Famous Turkish religious authority Diyanet organizes scout camps to reach young Europeans
Turkey’s highly politicized Directorate of Religious Affairs (Diyanet) organizes various social and aid activities in Europe to restore its image and reach new youth. More recently, Ali Erbaş, the leader of Diyanet, on Monday opened a scout camp in the Corbeil Essonnes district south of Paris, jointly organized by an affiliate of Diyanet, the French branch of the Turkish-Islamic Union for Business. Sisters (DITIB), and the Turkish Federation of Scouts and Guides.
Diyanet imams working in France and young Franco-Turks studying theology at Turkish universities participated in the scout camp, Nordic Monitor has learned. These students, who receive scholarships from the Diyanet International Theology Program, are expected to work as Diyanet staff in France after graduation.
Erbaş, who said scouting is an important way to preach Islam to young people, thanked the federation officials, adding that Turkish scouting activities have now started to serve in the spiritual field, unlike in the past.
Turkish Consul General in Paris Serdar Belentepe and Turkish Scouting and Guiding Federation President Hasan Subaşı also attended the opening ceremony of the camp, which will host activities for seven days.
Diyanet and the Turkish Scout Federation signed a cooperation protocol in 2021, announcing that young people attending services in mosques would receive Scouting training and the leadership of imams would be improved. However, it was not specified that the protocol covered activities abroad.
The DİTİB in France runs 264 mosques across the country and is responsible for some 200 imams sent from Ankara.
In 2018 the French weekly Le Point discovered through documents he obtained that there is extensive corruption in DİTİB and that the organization is occupied not only with religious matters but also with spying on opponents of the Turkish government.
In a report entitled “The tricks played by Erdoğan’s imams”, in reference to Turkish President Recep Tayyip Erdoğan, Le Point examined hundreds of pages of diplomatic correspondence from DİTİB officials in France as well as from the Turkish attaché to the religious affairs in Paris and revealed how they collect huge sums of money from Turks in France and illegally use a significant part of it for their own purposes.
In the letters, the then religious affairs attache also informed Ankara about opponents of Erdoğan’s regime in France whom he describes as followers of the “parallel structure”, a phrase coined by the Turkish government to point to the Gülen faith-based movement, a group critical of the Erdoğan government.
This was not the first spy case involving Diyanet members in Europe. A document surfaced in 2016 that showed the Diyanet was monitoring members of the Gülen movement in 38 countries including Switzerland, the Netherlands, Germany, Norway and Austria.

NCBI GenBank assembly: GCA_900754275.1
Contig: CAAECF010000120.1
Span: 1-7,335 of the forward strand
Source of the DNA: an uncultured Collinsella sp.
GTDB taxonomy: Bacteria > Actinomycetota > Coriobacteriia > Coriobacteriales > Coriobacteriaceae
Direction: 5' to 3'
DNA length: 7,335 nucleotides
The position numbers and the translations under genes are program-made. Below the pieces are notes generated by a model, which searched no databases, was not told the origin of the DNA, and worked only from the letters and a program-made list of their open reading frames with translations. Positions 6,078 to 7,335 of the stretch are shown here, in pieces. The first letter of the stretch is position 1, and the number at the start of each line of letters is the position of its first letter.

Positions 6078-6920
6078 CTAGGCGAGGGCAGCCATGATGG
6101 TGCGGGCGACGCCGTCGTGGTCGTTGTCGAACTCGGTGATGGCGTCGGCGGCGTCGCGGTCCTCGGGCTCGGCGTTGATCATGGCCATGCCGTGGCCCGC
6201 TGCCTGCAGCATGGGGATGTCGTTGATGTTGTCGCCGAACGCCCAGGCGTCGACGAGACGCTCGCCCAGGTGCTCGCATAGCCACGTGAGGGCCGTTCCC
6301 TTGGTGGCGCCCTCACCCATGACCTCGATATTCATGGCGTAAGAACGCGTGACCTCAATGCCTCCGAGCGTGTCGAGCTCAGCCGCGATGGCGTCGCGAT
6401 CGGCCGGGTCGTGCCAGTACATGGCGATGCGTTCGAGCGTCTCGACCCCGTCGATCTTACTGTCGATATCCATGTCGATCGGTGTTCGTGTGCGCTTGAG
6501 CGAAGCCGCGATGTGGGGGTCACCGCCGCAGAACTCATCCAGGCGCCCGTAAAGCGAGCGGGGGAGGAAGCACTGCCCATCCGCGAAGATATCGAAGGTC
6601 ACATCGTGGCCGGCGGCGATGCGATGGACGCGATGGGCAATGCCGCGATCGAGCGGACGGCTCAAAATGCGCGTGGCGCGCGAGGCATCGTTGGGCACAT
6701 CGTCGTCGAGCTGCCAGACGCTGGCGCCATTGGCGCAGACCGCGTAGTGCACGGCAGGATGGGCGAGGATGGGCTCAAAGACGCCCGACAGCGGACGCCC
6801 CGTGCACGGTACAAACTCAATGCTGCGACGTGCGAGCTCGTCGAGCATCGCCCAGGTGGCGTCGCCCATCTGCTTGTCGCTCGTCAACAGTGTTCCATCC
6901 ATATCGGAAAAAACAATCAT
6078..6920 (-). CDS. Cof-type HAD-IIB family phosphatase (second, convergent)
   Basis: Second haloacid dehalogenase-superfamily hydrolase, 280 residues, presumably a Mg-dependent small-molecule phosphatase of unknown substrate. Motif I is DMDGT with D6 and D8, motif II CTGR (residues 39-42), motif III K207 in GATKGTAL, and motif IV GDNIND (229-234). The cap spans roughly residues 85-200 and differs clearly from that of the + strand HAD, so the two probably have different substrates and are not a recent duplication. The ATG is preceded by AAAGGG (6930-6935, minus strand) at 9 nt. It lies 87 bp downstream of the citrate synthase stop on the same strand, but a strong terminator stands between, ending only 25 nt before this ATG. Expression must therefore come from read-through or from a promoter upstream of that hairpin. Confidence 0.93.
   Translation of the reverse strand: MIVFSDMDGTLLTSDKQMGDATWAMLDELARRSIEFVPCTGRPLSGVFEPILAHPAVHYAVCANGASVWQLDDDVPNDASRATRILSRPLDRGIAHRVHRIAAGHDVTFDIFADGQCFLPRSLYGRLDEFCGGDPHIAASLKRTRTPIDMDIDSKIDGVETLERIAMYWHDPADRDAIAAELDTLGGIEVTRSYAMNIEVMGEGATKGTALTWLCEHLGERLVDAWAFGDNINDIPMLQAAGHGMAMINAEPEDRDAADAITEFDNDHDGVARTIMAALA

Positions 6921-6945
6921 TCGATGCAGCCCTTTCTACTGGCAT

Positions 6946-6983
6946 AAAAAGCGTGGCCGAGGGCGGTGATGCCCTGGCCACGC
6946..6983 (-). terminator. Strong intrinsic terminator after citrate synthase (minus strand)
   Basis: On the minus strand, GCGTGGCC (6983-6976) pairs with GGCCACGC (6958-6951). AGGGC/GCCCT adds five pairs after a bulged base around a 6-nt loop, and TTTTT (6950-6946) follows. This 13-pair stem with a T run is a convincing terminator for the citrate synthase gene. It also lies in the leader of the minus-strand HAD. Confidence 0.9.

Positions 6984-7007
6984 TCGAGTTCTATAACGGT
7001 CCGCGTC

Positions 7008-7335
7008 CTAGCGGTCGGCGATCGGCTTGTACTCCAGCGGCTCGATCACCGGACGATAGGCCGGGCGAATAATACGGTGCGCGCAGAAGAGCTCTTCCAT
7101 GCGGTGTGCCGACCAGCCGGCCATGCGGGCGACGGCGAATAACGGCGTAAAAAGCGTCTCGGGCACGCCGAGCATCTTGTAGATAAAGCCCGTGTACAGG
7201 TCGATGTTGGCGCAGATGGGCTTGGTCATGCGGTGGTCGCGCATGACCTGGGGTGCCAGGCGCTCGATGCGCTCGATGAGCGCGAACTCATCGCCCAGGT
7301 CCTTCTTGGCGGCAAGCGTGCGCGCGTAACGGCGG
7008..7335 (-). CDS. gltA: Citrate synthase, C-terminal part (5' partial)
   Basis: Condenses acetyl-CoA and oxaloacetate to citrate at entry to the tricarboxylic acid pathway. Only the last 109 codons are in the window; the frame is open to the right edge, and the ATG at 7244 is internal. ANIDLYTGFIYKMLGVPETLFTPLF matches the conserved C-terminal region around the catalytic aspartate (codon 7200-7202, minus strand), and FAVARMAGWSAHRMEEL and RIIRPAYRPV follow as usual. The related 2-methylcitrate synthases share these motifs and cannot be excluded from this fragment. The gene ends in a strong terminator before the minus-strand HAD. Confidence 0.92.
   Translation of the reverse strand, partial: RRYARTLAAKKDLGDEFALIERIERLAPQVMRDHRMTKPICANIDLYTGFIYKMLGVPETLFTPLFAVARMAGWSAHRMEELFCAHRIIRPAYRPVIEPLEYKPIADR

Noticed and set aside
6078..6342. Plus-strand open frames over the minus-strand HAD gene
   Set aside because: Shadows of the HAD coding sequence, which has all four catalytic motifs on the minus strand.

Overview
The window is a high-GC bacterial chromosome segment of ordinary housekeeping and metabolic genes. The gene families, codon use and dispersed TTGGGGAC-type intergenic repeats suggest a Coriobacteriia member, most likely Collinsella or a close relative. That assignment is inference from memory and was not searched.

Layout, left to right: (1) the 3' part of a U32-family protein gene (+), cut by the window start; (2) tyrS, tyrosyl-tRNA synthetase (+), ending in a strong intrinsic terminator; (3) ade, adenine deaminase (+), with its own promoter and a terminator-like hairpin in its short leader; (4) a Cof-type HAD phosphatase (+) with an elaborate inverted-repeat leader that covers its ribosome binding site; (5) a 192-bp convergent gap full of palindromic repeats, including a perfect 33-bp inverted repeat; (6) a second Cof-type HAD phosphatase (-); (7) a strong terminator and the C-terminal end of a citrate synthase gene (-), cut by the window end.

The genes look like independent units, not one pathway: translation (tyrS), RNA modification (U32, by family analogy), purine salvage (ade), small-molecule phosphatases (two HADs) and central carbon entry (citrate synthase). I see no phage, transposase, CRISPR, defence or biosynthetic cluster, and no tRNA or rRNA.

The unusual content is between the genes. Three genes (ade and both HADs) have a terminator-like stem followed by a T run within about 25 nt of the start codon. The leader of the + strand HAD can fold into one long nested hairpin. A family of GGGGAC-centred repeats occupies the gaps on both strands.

In December 2016, Turkey had to recall Yusuf Acar, the attaché for religious affairs at the Turkish embassy in The Hague after Dutch authorities accused him of gathering intelligence on Gulenists.
Similarly, Belgian authorities rejected the visa applications of 12 Turkish imams seeking to work in the country in 2017.
The government of the central German state of Hesse has ended its cooperation with the DITIB. “Doubts about the fundamental independence of DITIB from the Turkish government could not be removed,” said Culture Minister Alexander Lorz.
Following various types of misconduct in office and violations involving appointed imams from Turkey, European countries began to create bureaucratic hurdles, leading the Diyanet to train Turks in Europe with dual nationality as imams.
Nordic Monitor previously reported that Erdoğan has mobilized his clerics working in foreign countries to solicit the diaspora to bring him votes in an upcoming election in which every vote will be essential for his political survival amid deteriorating prospects for the Turkish economy.
Attachés for religious affairs stationed in Turkish embassies and consulates in Europe were brought to the presidential palace on June 2 for a private audience with Erdoğan. No word on the content of the talks was ever reported by the Turkish press, meaning the presidential communications office shared nothing with the media.
In the 2018 presidential election, 1.3 million voters residing abroad voted. Erdogan got 60% of those votes.
Opponents of Erdoğan often claim that the Diyanet serves to reinforce the perception that government actions are in harmony with Islam and that Erdoğan is a leader in the service of Islam. The president of Diyanet is more visible in the social arena than the base of the party, which had complained of strict secular policies that discriminate against the pious fringe of society before the advent of the Party of Justice and Development (AKP), sees it as a revenge on the laity and provides a link within the party. Government support and implicit criticism of the opposition, notably in sermons in mosques, are frequently criticized by the opposition. Government-appointed imams often suggest in mosques and on social media that supporting the opposition would be a sin and that Muslim gains would be lost.